Around 4,000 Afghan evacuees will still be living in temporary hotel accommodation in London over Christmas and the New Year, according to London Councils, which represents the 32 London boroughs and the City of London Corporation.
It has been five months since thousands of Afghan families were evacuated to the UK as part of Operation Pitting, after the planned withdrawal of troops from Afghanistan triggered a humanitarian crisis.
Boroughs are playing an instrumental role in delivering wraparound support to families living in hotels, including providing new clothing, organising school places for children, arranging mental health support with local NHS services and translating public health advice on issues such as Covid-19.
To mark the festive season and deliver the warm welcome that is so important to successful resettlement, many London boroughs are working with local voluntary sector organisations to ensure Afghans feel included in UK traditions while respecting their religious and cultural backgrounds. For example, a hotel for arrivals in the London Borough of Hammersmith & Fulham is hosting an Afghan dinner on Christmas day.
All London boroughs have agreed to support their fair share of Afghan evacuee families into longer-term accommodation, with some boroughs prepared to resettle more than this. Boroughs have also been working closely with the government departments leading on Afghan resettlement – primarily the Home Office and the Department for Levelling Up, Housing and Communities – to raise and resolve issues on the ground.
London Councils is urging the government to work with local authorities to ensure all evacuated families get the care and support they need, with suitable housing being a crucial part of this.
Cllr Darren Rodwell, Deputy Chair of London Councils, said:
“London boroughs are rightly proud of the work they are doing to support thousands of Afghans who served alongside British forces in Afghanistan, as they rebuild their lives following the unimaginable trauma of fleeing their homes.
“Alongside councils across the country, we work closely with the Home Office and other government departments to ensure Afghan evacuees get the care and support they need, putting our local knowledge and resources to use and making a real difference to these highly vulnerable families.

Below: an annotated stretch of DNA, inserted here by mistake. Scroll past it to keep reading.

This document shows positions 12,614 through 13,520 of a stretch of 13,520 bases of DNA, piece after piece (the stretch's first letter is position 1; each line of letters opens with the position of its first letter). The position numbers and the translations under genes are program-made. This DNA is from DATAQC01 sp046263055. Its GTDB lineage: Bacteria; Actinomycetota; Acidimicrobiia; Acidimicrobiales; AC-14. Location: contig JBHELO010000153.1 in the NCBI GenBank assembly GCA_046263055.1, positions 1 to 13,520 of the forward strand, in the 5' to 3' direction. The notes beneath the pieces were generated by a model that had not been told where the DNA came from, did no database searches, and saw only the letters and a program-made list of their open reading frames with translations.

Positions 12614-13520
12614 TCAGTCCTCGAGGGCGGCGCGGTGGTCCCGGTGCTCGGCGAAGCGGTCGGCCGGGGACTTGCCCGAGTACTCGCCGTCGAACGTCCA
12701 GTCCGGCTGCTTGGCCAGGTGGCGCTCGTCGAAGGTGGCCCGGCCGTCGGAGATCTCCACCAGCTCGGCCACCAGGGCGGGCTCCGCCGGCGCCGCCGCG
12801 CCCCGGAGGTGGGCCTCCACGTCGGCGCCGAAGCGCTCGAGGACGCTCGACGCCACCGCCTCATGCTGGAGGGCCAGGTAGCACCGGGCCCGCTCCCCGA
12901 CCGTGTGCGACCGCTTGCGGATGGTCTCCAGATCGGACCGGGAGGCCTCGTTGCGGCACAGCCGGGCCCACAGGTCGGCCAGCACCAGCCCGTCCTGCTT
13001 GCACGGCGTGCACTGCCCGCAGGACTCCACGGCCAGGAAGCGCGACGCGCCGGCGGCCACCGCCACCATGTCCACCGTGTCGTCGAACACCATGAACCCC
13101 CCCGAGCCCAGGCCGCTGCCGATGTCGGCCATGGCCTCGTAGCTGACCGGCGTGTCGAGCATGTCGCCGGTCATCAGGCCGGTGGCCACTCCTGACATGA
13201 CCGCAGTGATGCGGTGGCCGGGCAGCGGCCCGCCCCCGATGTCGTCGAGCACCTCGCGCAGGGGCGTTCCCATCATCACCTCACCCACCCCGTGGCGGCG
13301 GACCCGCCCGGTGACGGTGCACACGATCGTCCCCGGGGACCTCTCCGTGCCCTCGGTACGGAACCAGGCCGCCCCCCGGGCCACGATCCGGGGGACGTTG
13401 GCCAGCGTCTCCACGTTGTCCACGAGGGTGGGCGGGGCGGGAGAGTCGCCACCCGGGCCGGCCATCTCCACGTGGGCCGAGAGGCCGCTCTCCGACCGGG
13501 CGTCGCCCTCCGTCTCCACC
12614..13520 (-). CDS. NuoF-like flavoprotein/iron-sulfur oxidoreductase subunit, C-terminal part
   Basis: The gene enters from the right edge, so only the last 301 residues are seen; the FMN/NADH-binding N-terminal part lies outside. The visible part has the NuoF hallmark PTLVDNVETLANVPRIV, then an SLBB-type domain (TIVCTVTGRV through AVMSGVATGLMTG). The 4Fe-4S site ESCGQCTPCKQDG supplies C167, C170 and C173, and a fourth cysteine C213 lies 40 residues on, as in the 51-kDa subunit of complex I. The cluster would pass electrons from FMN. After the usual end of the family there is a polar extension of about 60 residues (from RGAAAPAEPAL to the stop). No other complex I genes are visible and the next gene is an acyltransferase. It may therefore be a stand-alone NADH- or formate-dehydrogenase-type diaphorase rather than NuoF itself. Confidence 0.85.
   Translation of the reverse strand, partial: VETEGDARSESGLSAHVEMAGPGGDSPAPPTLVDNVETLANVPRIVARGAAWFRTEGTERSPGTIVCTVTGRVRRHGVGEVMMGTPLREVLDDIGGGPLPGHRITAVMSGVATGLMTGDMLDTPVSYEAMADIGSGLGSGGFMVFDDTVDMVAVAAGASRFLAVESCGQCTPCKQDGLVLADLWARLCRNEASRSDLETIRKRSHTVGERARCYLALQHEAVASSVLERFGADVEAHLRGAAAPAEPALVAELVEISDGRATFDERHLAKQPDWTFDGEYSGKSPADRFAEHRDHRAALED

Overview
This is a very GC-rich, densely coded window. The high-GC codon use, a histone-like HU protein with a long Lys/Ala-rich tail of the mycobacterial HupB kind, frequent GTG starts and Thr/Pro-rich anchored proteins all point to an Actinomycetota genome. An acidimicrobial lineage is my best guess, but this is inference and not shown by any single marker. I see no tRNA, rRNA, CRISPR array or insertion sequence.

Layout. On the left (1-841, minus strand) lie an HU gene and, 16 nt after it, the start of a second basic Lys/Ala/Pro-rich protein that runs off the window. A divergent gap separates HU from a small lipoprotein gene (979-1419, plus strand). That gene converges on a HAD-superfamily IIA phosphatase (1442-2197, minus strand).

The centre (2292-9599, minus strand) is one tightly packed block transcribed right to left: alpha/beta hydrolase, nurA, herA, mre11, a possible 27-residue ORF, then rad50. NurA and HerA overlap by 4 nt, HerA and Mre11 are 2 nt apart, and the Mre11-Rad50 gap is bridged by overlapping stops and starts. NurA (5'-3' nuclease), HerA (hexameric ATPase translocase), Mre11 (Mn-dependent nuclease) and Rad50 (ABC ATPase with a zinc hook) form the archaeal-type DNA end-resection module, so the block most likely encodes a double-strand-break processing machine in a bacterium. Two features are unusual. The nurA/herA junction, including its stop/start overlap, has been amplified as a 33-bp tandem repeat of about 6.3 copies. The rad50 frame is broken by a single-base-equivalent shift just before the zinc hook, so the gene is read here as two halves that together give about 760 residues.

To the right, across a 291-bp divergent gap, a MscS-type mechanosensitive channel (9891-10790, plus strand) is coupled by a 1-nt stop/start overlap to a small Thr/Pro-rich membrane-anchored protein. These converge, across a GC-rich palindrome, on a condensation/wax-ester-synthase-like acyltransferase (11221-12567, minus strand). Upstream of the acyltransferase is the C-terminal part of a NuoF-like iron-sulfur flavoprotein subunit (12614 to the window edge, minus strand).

“However, five months on from Operation Pitting, London boroughs want to see faster progress on moving the roughly 4,000 evacuees in the capital into suitable longer-term homes. Hotel accommodation is not suitable for families and local services are struggling to cope with demand.
“We urge the government to continue working constructively with us so that Afghan families feel supported as they put down roots in the UK.”
London Councils has welcomed the government’s decision to provide evacuees who are British nationals with resettlement support aligned with the Afghan Relocations and Assistance Policy (ARAP) and Afghan Citizens Resettlement Scheme (ACRS).
The cross-party group has also welcomed the government’s decision to increase the resettlement support offer for Afghans from one year to three years and to provide more clarity on how and when local authorities will receive the funds.
However, London boroughs are supporting Afghan evacuees alongside their other responsibilities for refugees and asylum-seekers living locally, which are already placing huge pressure on the capital’s local services and housing. For example, London boroughs are supporting thousands of asylum-seekers in contingency hotels and providing accommodation and support to roughly one third of all unaccompanied asylum-seeking children in England.
London Councils is working closely with the government to address key challenges around support for asylum-seekers and Afghan evacuees and is working to support an acceleration of resettlement in the New Year.